a story by Lydia Polgreen on the aftermath of the violent land reform undertaken in Zimbabwe by President Robert Thug-4-Life Mugabe. This got the worst possible press in America and Britain, and most of us, including me, had the impression that most of the land seized from white farmers was given to Mugabe's cronies, who so badly mishandled it that yields plummeted, sending the country into economic crisis.
Some land was given to regime cronies, who certainly did mismanage it, and there was an economic crisis. But most of the seized land was given to poor blacks, and after a rough start some of them are doing very well. Polgreen's article focuses on tobacco, Zimbabwe's most profitable crop. After falling from 500 million pounds before the reform to 100 million, the crop has rebounded to 330 million pounds, and the quality is very high. Considering that most of these farmers have only been in the business for a few years, that is fairly impressive. The reform has also created a large class of black landowners who seem very happy with their lot and feel that they have escaped from the oppression of colonialism.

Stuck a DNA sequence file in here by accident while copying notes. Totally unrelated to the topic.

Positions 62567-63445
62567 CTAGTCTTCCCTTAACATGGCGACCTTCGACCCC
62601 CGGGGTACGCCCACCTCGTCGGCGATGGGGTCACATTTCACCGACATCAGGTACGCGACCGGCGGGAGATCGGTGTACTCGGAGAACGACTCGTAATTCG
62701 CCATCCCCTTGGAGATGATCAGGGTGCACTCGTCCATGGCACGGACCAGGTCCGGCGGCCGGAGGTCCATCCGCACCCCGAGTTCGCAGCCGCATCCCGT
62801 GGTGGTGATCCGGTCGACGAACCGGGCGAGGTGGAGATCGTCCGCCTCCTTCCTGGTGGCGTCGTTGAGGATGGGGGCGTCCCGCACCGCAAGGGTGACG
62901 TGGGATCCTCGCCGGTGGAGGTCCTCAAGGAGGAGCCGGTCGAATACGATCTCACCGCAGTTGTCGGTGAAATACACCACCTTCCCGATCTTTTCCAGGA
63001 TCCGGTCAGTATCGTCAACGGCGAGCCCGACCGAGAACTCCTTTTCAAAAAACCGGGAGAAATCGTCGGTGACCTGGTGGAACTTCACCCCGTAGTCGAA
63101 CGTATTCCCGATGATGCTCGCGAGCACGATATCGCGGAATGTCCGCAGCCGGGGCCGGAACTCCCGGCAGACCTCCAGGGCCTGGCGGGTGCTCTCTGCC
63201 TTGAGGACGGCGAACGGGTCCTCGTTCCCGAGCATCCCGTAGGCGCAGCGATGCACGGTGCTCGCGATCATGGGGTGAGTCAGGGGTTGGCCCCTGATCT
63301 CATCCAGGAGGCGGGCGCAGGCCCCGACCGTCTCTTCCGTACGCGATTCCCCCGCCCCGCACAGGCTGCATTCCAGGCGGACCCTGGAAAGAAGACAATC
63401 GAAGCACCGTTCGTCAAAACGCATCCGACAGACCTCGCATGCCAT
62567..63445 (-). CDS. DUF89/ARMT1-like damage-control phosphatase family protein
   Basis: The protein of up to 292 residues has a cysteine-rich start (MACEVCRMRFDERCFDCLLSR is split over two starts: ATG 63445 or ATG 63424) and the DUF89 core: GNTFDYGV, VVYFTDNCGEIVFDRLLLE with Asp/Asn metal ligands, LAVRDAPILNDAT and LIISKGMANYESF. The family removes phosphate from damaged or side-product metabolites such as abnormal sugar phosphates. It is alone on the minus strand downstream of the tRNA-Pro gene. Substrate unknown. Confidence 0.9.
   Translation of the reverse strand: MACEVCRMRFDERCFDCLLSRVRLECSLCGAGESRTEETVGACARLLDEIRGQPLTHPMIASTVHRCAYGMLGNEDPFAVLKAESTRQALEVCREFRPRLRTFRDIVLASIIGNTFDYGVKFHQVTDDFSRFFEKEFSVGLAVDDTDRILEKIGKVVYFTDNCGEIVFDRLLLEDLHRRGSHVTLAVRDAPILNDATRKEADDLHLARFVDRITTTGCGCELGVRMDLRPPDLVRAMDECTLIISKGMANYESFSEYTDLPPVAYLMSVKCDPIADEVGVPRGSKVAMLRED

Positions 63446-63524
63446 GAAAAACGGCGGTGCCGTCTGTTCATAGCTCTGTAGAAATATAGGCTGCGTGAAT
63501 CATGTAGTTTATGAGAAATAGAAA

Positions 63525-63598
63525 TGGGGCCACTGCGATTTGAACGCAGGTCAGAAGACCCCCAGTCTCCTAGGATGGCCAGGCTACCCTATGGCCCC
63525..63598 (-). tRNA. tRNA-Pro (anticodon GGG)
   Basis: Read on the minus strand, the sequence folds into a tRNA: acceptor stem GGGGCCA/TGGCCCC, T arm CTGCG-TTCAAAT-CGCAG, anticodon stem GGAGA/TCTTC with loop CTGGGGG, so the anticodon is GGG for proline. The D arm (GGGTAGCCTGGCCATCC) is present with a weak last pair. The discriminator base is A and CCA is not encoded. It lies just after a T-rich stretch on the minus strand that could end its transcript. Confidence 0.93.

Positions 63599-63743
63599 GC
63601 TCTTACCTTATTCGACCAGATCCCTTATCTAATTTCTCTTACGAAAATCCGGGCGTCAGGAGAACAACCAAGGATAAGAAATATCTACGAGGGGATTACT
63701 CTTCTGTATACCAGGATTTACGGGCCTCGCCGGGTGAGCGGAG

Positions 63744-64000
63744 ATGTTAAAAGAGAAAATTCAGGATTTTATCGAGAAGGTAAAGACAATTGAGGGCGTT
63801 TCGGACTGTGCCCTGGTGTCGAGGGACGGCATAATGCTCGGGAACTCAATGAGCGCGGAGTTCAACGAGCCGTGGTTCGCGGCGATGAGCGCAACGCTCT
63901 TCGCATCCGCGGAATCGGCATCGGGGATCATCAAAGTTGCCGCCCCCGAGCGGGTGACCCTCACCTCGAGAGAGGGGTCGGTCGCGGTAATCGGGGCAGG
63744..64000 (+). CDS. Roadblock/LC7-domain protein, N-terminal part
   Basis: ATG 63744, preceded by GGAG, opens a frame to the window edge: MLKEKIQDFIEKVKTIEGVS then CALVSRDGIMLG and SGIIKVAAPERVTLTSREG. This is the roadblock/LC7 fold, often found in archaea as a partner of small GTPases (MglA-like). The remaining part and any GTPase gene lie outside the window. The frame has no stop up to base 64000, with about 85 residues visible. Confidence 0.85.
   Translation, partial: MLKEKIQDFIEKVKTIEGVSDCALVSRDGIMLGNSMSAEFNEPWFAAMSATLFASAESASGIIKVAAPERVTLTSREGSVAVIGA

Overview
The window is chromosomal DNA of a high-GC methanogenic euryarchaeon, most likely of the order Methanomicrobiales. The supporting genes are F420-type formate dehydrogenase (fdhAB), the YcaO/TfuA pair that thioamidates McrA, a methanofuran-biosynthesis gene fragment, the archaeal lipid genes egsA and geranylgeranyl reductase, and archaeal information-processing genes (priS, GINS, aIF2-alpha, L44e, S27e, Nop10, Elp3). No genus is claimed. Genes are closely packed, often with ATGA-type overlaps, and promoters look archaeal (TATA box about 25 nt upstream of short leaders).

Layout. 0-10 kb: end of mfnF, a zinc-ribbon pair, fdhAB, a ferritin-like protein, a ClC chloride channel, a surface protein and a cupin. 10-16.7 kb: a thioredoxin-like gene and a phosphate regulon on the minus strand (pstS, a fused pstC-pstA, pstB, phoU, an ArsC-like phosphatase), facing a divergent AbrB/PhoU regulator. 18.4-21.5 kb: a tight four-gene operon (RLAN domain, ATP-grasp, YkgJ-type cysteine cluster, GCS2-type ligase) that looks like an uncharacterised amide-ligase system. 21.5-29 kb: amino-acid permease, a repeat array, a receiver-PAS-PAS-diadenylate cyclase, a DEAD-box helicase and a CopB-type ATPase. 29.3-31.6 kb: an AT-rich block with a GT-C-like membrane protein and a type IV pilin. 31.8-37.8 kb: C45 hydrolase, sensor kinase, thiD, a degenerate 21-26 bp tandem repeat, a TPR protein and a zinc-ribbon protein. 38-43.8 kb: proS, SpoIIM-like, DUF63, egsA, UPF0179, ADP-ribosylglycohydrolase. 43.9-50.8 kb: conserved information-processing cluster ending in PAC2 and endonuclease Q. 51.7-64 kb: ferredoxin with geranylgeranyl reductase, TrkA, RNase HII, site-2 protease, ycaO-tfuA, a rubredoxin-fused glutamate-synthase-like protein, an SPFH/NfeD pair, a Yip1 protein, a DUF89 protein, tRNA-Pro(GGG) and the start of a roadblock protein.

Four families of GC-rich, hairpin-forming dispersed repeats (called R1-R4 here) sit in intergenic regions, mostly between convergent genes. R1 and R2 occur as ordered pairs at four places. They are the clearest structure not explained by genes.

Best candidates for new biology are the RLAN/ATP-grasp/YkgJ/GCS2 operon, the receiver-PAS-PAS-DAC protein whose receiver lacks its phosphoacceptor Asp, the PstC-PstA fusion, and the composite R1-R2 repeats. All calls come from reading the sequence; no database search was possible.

On the other hand the land was stolen from blacks, whoever it was who did it, and before the land reform many Zimbabweans burned with resentment that whites controlled almost all of the valuable land in the country. A century of colonialism and racism had led to a gigantically unfair distribution of wealth in he country, and how could a black government allow that situation to continue? Various attempts to redistribute land by helping blacks to buy it ("willing buyer, willing seller") had next to no impact. It was only after Mugabe started his radical, blatantly illegal seizure program after 2000 that significant amounts of land passed into black hands.
My most serious thought on the matter is that while many Zimbabweans want to be small farmers now, it is not an occupation with much future in it. Peasants can never really join the modern world. And they tend to have big families, so that even if these farmers are doing well in the first generation, their children will likely have to make do with less and less land per person, until they are struggling to feed themselves. (Zimbabwe's population growth crashed from around 3% to below zero during the economic crisis, but now it has rebounded to about 1.5% and rising.) To the extent that land reform has deepened the attachment of black Zimbabweans to small farming, it may have retarded their economic progress in the long term.
Freedom, though, means letting people have what they want now. Maybe these farmers will help lead Zimbabwe into a new era of economic growth and less racial unfairness. We can always hope.